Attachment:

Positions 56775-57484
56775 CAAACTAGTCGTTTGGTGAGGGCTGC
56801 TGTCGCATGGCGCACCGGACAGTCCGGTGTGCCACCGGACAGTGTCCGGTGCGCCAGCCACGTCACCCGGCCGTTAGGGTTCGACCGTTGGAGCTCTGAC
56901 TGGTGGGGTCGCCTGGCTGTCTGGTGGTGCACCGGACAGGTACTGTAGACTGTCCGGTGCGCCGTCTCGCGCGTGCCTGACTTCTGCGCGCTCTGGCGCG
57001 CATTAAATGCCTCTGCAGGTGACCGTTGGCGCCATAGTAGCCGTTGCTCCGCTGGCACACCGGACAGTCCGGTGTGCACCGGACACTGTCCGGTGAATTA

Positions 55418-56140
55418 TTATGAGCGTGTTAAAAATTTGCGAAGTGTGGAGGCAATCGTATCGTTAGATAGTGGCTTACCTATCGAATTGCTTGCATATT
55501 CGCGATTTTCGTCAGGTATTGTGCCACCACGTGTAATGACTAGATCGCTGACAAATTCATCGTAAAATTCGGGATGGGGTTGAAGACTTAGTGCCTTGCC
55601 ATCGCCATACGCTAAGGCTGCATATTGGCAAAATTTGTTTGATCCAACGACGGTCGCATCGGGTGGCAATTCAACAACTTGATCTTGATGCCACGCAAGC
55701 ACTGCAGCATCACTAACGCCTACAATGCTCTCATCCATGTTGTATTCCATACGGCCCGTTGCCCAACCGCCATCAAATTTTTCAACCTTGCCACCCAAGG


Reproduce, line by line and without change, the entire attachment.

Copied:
Positions 56775-57484
56775 CAAACTAGTCGTTTGGTGAGGGCTGC
56801 TGTCGCATGGCGCACCGGACAGTCCGGTGTGCCACCGGACAGTGTCCGGTGCGCCAGCCACGTCACCCGGCCGTTAGGGTTCGACCGTTGGAGCTCTGAC
56901 TGGTGGGGTCGCCTGGCTGTCTGGTGGTGCACCGGACAGGTACTGTAGACTGTCCGGTGCGCCGTCTCGCGCGTGCCTGACTTCTGCGCGCTCTGGCGCG
57001 CATTAAATGCCTCTGCAGGTGACCGTTGGCGCCATAGTAGCCGTTGCTCCGCTGGCACACCGGACAGTCCGGTGTGCACCGGACACTGTCCGGTGAATTA

Positions 55418-56140
55418 TTATGAGCGTGTTAAAAATTTGCGAAGTGTGGAGGCAATCGTATCGTTAGATAGTGGCTTACCTATCGAATTGCTTGCATATT
55501 CGCGATTTTCGTCAGGTATTGTGCCACCACGTGTAATGACTAGATCGCTGACAAATTCATCGTAAAATTCGGGATGGGGTTGAAGACTTAGTGCCTTGCC
55601 ATCGCCATACGCTAAGGCTGCATATTGGCAAAATTTGTTTGATCCAACGACGGTCGCATCGGGTGGCAATTCAACAACTTGATCTTGATGCCACGCAAGC
55701 ACTGCAGCATCACTAACGCCTACAATGCTCTCATCCATGTTGTATTCCATACGGCCCGTTGCCCAACCGCCATCAAATTTTTCAACCTTGCCACCCAAGG